Next time you visit Piney Run Park, be sure to take along your camera and plenty of film: The fourth annual Piney Run photography contestis on.

Get some good shots of a fisherman on the lake reeling in a big one. Catch the kids enjoying one of the many activities the park sponsors. Get a night shot from the pontoon boat. Photograph the sunrise through the cattails. Zoom in on the delicate petals of a wildflower.

Photos must be taken within the park's boundaries and must have been shot between October 1990 and October 1991. You can shoot your pictures in color or black-and-white. Prints must be at least 5-by-7 inches and not larger than 7-by-14. Slides will not be accepted.

Judges will be looking for good photo quality, clarity and composition, and appropriate lighting.


Piney Branch Park needs volunteers to assist with the fifth annual Apple Festival on Oct. 19.

The festival is both a day of family fun and a fund-raising event for the benefit of the park and nature center.

To volunteer, call Elaine Sweitzer, park naturalist, at 795-6043.

Also, if you're wondering what to do with that old aquarium, portable barbecue or extra hose, the nature center will be happy to accept them.


The tally is in.

There were a total of 1,031 happy hikers who paced it off from Union Mills Homestead in this year's Piedmont Pacers Annual Volksmarch.

Perfect weather and a well-designed trail garnered rave reviews from all.

Two-hundred-twenty-three of the hikers were brave enough to tackle the notorious "Hill."

Some did it with the assistance of walking canes offered for sale by the Pacers at the base of the hill.

Several hikers combined exercise with respect for the environment, picking up recyclable items as they hiked.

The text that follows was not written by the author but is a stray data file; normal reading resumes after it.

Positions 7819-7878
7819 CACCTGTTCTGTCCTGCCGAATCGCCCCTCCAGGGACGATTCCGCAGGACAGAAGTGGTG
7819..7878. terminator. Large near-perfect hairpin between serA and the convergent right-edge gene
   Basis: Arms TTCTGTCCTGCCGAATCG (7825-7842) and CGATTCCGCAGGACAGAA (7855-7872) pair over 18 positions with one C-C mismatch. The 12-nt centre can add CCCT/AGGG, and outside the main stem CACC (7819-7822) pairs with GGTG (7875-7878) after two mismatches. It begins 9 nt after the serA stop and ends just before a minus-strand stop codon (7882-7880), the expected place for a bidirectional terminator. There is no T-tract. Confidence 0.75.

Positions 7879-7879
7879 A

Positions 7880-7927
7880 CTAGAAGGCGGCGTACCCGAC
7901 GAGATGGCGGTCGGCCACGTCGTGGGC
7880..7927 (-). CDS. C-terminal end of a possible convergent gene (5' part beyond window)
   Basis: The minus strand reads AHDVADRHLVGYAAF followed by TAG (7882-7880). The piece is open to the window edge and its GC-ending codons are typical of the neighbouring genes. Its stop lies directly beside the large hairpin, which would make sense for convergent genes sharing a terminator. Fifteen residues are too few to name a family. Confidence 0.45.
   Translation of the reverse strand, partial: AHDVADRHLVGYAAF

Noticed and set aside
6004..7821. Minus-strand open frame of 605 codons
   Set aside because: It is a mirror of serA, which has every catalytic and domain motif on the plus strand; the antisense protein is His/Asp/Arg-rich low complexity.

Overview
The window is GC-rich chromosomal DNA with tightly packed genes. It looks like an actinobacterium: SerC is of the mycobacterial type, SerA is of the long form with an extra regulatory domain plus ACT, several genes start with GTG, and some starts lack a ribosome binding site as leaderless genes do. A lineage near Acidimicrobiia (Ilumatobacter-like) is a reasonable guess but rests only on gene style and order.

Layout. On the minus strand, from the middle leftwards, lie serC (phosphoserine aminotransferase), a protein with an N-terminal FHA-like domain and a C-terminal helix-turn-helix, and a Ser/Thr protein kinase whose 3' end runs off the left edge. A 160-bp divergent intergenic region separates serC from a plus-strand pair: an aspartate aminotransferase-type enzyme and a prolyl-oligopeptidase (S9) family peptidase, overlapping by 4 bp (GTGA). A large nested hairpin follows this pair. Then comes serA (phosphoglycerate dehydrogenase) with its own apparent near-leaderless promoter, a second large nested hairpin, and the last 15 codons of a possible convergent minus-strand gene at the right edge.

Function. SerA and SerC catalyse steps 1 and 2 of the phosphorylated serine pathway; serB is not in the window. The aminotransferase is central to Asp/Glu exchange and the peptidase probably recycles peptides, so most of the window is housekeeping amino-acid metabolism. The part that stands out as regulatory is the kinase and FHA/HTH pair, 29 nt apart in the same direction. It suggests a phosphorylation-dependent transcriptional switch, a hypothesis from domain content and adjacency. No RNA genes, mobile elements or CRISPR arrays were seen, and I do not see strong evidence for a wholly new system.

Proceeds from the registration fees -- $200 -- were donated to the Union Mills Homestead Foundation for the use of the facility.

At 9 a.m. Saturday, Aug. 24, the club will sponsor a sanctioned guided walk. This is a credit-only event, with a trail rating of 4 to 4-plus.

The hike will begin from 4696 Doncrest Court, Sykesville.

Information: 795-7855.


Local fur trappers may wish to take advantage of a course being offered Sept. 6-8 at Camp Hickory in Garrett County.

Included will be sessions on Furbearer Biology and Management, Trapping and WildlifeManagement, Animal Behavior, Fur Handling and Grading and a number of other issues of interest to trappers.

Information: Michael Rhodes, (301) 334-4654 after 5 p.m., or write to William B. Wilson Sr., 9510 Perry Hall Blvd., Apt. 104, Perry Hall, 21236.


Maryland's Department of Natural Resources has announced that a single-shot, muzzle-loading pistol or revolver is now a legal weapon for hunting deerduring the muzzleloader season in all counties.

The weapon must be not less than .40-caliber, with a minimum barrel length of 6 inches, and use not less than 40 grains of black powder (or an equivalent amount of Pyrodex).

Another change should be noted by those who hunt in Frederick County: The lands lying south of Interstate 70 and east of U.S. 15 are closed to hunters using breech-loading rifles. This regulation applies as well to Worcester County south of St. Martin's River and north of U.S. 50, east of Route 589 and west of Assawoman Bay.

This year in Carroll, hunters who possess a permit to hunt from a vehicle will be allowed to take antlerless deer in place of an antlered deer without a permit.


Subscribers to the Piney Branchnewsletter, Piney Whispers, got some good advice in the July/August issue on avoiding some of the less-pleasant aspects of summertime living.

The old adage, "Leaves three, let it be," still applies to poison ivy, and readers are cautioned that they should learn to identify the plant and to avoid it as they hike.

Ticks are a menace that can carry dangerous diseases. The remedy is to check for ticks immediately after traveling through woods and tall grasses.

The paper also offers precautions about the heat, although considering our recentrun of 100-degree days, the warnings come a bit late.

But there will no doubt be plenty of days left this summer when wearing a hat and drinking plenty of water will prove to be sensible precautions.

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